Friday, June 26, 2009


From HOLLYWOOD EXILE Or How I Learned To Love the Blacklist
by Bernard Gordon

Alex Singer struggled with CAPTAIN APACHE. I thought that some of the scenes he directed were good - and some weren't. But Alex never bit the bullet and complained about the script pages he was handed to shoot. Van Cleef liked him, which may or may not have yielded him Brownie points in my book, but Alex did have a way of getting along with actors. He didn't get along with (co-writer & co-producer Milton) Sperling, who complained about him and to him endlessly. Once, after Sperling and his wife Margit had dinner at our home, Sperling got Alex on the phone and proceeded to chew him out mercilessly. I was very angry about this. I landed on Sperling and told him I never wanted to hear him talking to the director like that again. I told Yordan I thought Sperling was demoralizing Alex and I wouldn't take any more responsiblity unless Sperling was barred from the set. Yordan did warn Sperling to stay away, but the carping never ended.
In the early days, my producer chores included quite a bit about meals and eating. At first I tried to socialize with Lee Van Cleef and his wife. I invited them to dinner at one of Madrid's premier seafoot restaurants. At the Bajamar, I urged them to order the angulas, which were the choicest item on the menu and one of my favorites. These were tiny eels that came out of the kitchen looking like a dish of three- or four- inch strands of white spaghetti. They were prepared in a steaming sauce of olive oil, garlic, and red pepper, served in a hot earthenware bowl. You couldn't tell that they were anything but spaghetti unless you looked closely and found the two tiny black spots at one end that were due to grow into eyes. This sounds disgustingly carnivorous, but I'm sure the baby eels, not more than a day or two old when plucked from the sea, didn't suffer as much as a carp or a trout. The Van Cleefs looked at this dish and shoved it way in disgust. I had blown it with them again.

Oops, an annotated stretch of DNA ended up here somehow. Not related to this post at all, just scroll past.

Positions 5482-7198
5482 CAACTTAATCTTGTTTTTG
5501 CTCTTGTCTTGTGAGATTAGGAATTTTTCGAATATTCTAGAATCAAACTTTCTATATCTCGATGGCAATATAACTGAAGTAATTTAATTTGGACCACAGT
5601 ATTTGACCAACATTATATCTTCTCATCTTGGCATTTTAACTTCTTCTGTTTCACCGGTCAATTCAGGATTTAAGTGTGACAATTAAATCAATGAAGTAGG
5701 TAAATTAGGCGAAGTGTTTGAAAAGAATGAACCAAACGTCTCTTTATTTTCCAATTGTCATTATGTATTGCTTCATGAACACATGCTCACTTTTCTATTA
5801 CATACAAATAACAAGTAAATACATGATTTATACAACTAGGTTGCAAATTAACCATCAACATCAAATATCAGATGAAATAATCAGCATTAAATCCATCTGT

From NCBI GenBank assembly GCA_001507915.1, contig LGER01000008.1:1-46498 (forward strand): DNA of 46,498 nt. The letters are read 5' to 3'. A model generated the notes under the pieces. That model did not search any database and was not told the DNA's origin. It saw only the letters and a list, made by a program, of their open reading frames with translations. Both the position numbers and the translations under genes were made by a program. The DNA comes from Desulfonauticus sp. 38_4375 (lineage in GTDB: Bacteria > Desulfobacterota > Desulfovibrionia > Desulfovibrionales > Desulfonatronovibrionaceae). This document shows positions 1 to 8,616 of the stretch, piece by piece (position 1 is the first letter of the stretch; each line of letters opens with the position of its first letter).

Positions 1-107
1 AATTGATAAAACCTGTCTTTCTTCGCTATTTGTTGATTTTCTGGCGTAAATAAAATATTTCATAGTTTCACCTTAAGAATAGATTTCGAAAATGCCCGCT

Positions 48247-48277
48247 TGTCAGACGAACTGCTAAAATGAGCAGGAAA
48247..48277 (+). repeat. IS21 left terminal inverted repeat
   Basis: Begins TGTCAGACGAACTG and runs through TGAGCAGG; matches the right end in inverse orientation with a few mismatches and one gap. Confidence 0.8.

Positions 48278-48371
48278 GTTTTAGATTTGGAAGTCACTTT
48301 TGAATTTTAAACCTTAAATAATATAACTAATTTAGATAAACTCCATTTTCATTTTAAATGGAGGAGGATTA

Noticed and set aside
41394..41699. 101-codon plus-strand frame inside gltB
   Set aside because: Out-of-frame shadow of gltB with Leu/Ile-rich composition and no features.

The year was ending and so was the shooting of CAPTAIN APACHE. As usual, Yordan kept trying to patch up the holes with new and irrelevant scenes that only further confused the story. It kept Alex Singer working, if not happy. Alex was devastated when, despite all his hard work and strenuous effort to please, the next film was slated to be made without him. The decision to use another director had nothing to do with Alex. It was a necessity born of circumstance: (lawyer Paco) Lizarza had managed to torture the rules of Spanish nationality, and the next film would be "Spanish". This was a great coup and a significant advantage, but it meant even more emphasis on hiring Spanish film workers. Specifically, we would need a Spanish director.

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